parent, who may be a prostitute or have drug addiction problems.
Sometimes it is a male relative who pressures the child
to begin sexual activity. Or it might be someone who offers
friendship to a runaway or a child from a troubled home.
The abuse becomes a trafficking offense when there is
the exchange of sex for something of value, which could
include money, food, gifts or drugs. There’s also a phenomenon
called "survival sex," when a minor agrees to
have sex in exchange for basic human needs like food and
shelter. The victims bond emotionally with their abusers,
Ambrosino said; they believe that the adult abusers care
about them and keep them safe.
"What you have is an incredibly unreported crime," he
said. "What you are seeing in the film is the tip of the iceberg."
The first shock of awareness came among the students
themselves. Most of them, Ambrosino said, are non-traditional
students who came back to school for advanced degrees
after working in a social service field. Several were like
Rene Esquivel, a 45-year-old former chef pursuing a career
"You see what you perceive as prostitution and people
making these choices," said Esquivel. "As we were doing
these interviews and talking to these young
women and men, it became clear that they
were victims of sex trafficking. They didn’t
really have a choice."
Early in their project, the students made
a connection with an outreach worker who
was able to help them meet young victims.
Esquivel said the students were able to
interview 10 people—minors and adults,
women and men—who were coerced or
manipulated into the sex trade as children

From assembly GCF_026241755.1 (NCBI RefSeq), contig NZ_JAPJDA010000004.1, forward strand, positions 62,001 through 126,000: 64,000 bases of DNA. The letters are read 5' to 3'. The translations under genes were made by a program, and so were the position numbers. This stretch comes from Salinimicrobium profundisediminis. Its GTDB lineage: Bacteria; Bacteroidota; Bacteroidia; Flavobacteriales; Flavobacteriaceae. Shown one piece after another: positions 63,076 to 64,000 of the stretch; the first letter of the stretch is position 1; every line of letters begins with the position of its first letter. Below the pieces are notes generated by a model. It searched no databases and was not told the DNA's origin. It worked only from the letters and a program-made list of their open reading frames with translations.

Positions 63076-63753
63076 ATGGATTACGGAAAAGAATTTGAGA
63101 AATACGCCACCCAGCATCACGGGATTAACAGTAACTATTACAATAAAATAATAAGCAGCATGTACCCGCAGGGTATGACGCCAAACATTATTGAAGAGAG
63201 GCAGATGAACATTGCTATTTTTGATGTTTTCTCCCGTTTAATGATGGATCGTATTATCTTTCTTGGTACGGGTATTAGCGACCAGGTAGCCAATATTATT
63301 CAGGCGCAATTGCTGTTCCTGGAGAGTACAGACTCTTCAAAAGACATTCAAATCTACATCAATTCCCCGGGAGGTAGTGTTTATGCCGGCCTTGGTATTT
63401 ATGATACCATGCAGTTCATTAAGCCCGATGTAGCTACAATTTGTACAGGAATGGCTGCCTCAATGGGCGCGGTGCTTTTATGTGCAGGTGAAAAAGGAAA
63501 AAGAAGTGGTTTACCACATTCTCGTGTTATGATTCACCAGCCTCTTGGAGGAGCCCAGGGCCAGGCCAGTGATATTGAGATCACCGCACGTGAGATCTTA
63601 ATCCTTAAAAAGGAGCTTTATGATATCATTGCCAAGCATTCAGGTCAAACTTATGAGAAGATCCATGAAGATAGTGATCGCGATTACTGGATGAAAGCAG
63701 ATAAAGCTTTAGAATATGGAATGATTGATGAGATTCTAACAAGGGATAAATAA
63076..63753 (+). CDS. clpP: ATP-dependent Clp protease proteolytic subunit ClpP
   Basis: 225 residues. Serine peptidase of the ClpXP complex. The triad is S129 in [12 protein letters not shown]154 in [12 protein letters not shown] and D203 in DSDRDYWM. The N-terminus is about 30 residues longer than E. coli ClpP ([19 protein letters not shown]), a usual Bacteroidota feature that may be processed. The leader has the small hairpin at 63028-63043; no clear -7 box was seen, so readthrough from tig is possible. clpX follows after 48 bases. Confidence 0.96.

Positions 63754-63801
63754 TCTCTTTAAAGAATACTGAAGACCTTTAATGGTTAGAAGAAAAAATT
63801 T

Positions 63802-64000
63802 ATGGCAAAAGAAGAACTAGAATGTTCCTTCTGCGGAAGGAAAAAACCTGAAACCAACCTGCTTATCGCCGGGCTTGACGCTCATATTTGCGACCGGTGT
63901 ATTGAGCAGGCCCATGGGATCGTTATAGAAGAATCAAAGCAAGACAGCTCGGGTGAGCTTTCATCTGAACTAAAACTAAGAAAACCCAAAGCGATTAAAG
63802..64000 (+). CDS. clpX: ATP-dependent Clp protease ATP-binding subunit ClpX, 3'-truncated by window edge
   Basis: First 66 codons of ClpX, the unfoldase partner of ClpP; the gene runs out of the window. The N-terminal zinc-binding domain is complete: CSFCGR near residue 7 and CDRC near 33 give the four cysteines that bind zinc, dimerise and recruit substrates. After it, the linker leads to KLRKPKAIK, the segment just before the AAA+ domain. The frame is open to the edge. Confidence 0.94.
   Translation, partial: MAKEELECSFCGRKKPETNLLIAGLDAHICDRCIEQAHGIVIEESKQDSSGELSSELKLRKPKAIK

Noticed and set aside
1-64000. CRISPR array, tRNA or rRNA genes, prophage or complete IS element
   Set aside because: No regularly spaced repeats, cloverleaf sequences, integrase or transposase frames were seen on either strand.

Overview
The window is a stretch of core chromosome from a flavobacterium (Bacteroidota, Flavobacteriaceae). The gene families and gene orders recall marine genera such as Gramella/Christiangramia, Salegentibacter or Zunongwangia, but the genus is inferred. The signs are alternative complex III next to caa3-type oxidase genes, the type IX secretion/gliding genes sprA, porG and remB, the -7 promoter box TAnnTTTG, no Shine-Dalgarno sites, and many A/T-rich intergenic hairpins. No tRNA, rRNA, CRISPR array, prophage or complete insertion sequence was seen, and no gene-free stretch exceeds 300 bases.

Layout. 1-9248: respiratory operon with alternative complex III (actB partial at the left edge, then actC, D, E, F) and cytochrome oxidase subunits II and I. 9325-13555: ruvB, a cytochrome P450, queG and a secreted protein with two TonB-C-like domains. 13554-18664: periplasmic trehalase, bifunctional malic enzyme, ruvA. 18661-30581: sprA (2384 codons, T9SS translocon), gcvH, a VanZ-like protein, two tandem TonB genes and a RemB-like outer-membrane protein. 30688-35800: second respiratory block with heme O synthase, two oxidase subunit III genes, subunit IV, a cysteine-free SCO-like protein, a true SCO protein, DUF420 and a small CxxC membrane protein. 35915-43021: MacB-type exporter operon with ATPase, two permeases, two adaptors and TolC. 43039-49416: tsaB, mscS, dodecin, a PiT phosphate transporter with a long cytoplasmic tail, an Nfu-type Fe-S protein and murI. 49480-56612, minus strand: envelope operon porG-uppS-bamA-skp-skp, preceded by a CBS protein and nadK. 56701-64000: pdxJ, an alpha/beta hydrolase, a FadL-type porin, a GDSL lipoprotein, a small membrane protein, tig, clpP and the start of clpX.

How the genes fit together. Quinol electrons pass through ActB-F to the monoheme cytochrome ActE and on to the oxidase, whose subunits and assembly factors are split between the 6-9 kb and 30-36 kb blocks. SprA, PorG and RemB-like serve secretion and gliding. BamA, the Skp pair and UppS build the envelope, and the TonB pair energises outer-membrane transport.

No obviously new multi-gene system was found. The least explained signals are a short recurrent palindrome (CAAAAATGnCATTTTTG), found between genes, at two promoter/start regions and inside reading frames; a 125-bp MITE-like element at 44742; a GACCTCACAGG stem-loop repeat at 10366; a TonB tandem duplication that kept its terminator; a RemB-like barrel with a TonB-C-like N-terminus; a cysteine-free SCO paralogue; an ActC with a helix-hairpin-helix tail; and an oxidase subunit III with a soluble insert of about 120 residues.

or teens. Sometimes the students met them
in safe locations for video recordings that
shrouded their faces and protected their
identities. Many of the interviews were
just with tape recorders, conducted on the
street while the victims plied their trade. It is the only life they
have known and one they are afraid to leave, Esquivel said.
"This project was a transformative experience for my
perception of things," Esquivel said. "I’ll never look at it the
same way—that this was some choice that they made."
"A lot of them don’t realize they are being trafficked," said
Jenna Rothrock, who worked for Child Protective Services
before returning to UTSA for a master’s degree. "They will
look at you in a confused way. They say, ‘I’m not being trafficked. I love this man.’"
Rothrock led the student team that interviewed state
agency officials and community leaders for their take on the
problem. "A few people were oblivious to it," she said. "Others
were aware to a certain extent."
Change begins with knowledge, Ambrosino and his students
said. That is the driving purpose of their film project.
One of their connections was with state Sen. Leticia Van de
Putte, who has worked to get state laws more in line with federal
statutes, which provide for stiffer penalties for the adults
who promote sex trafficking. The students also connected
with Shared Hope International, an organization that seeks
to eliminate sex trafficking worldwide. The organization
wants to link with UTSA for other projects to raise awareness
and change public policies.
"People need to be aware," said Rothrock. "They have to
understand it first before anything else can happen."